Despite the post-Alabama doomsayers and leftist gloaters, the landscape really is so much better than it was just a few short years ago when Nancy Pelosi was Speaker of the House, and Harry Reid was Senate majority leader. They passed Obamacare by cover of darkness, brazenly asserting that we — and they — would find out what’s in the bill only after it passed. They sabotaged and isolated Israel, propping the fantasy in Kerry-Obama’s Security Council Resolution 2334 that a brand-new Arab terrorist country would get the Western Wall, stabbed Czechoslovakia and Poland in the backs by reneging on missile defense agreements to protect against Putin, allowed Iran and North Korea to grow nuclear programs, left our heroes exposed in Benghazi, initiated the disastrous “reset” with Putin that lost the Crimea and endangers the Ukraine, announced to the Taliban and ISIS in advance the dates by which we would withdraw from strategic promontories and abandon our positions to them. Obama released from Gitmo five of the most brutal murderers in Arab Terrordom in exchange for Bowe Bergdahl, the deserter who his comical national security adviser joked had served with “honor and distinction.” They actually endeavored to close down Gitmo. We had a President who literally bowed to Arab sheiks and a Secretary of State who responded to Islamist Arab murders by swift-boating James Taylor to France to sing “You’ve Got a Friend.”
It really is pretty darn better nowadays — and no less, even with no Moore.
Betsy DeVos is ending anti-American regulations on campuses that deprived accused students of basic Constitutional protections. Children in inner cities are getting opportunities at charter schools that do better jobs than failed public schools. Free-loading countries are starting to pay their fair share of NATO costs instead of mooching off us. We no longer wake up to Eric Holder and “Fast and Furious,” Loretta Lynch and clandestine tarmac meetings to discuss golf, Eric Holder and Black Panther voter intimidation, Lois Lerner leveraging the IRS to deprive Americans of their liberties, and Eric Holder in contempt of Congress. Chelsea Handler flees her mansion, tweeting from her alternative reality that Trump is to blame for California high winds causing wildfires, but still fails to honor her pledge to leave America if Trump won. All in all, not bad.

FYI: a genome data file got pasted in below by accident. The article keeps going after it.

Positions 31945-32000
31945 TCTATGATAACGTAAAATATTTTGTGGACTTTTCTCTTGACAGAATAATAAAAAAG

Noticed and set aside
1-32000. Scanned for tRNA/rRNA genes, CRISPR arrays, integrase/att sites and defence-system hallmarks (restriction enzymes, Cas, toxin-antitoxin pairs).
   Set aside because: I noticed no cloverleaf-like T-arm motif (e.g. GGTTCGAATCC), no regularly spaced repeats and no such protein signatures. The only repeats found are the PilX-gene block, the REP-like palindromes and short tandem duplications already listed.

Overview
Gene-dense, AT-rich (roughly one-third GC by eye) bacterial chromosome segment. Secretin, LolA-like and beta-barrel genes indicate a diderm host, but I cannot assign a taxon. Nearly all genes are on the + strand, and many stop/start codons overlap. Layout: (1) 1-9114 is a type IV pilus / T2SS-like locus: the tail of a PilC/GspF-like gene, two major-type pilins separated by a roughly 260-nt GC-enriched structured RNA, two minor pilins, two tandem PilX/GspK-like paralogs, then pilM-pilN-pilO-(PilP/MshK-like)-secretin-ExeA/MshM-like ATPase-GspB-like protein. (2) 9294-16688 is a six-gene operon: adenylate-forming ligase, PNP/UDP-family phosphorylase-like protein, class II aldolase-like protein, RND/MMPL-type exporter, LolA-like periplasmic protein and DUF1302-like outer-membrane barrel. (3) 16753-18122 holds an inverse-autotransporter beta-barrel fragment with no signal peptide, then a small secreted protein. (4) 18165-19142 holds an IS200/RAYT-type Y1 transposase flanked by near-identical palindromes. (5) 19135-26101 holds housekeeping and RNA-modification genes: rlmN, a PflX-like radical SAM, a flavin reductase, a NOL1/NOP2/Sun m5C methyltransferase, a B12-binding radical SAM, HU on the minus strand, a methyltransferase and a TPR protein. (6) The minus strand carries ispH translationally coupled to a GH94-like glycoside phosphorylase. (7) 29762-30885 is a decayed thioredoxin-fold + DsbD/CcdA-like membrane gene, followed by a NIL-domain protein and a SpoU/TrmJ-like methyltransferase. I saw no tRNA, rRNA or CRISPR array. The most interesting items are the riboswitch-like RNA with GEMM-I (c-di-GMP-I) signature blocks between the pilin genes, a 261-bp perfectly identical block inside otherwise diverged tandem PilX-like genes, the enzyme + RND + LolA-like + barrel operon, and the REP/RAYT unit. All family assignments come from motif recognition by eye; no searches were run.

Despite the Wistful Musings of the Dreamers in the Media After the Alabama Fiasco, Republicans Remain Positioned to Hold Both Houses Next November and Then to Enact the Next Phase of the Conservative Trump Agenda… As Long as the GOP Stops Acting Like the Three Stooges.
OK, the darned seat in Alabama was lost, and it is more than a shame and never should have happened. But look ahead:
1. The Republicans control the House and need to screw up much worse in order to lose it in 2018. DACA be damned — it is the mainstream media who are the Dreamers. Let them gloat and dream on. Democrat voters are disproportionately bunched geographically in urban centers where they accumulate numbers, but Republicans enjoy a huge advantage, diversely widespread in counties throughout America. (Think of those red maps on Election nights like this one.) The Democrats’ ranks of inspired insurgents are depleted after a near-decade of decimating shellackings under Obama. Republicans enjoy the huge advantage of incumbency. Rural districts are loyal to the Trump agenda, and they trust him. Trump, unlike politicians, stands by promises. The Bushes lied, and Republicans fried. (The first promised “Read my lips: No new taxes”; the second promised to leave us a stronger economy.) By contrast, Trump holds his ground. Meanwhile, post-2010 GOP gerrymandering has offset previous cycles of Democrat gerrymandering. Republicans still control two-thirds of all state houses and two-thirds of state legislatures. The highly accurate non-partisan FairVote analysis details why it would take a massive nationwide landslide for the House to turn Democrat. No matter what the mainstream-media Dreamers fantasize, the GOP remains strongly positioned to hold the House. And the massive tax cut will bolster that standing.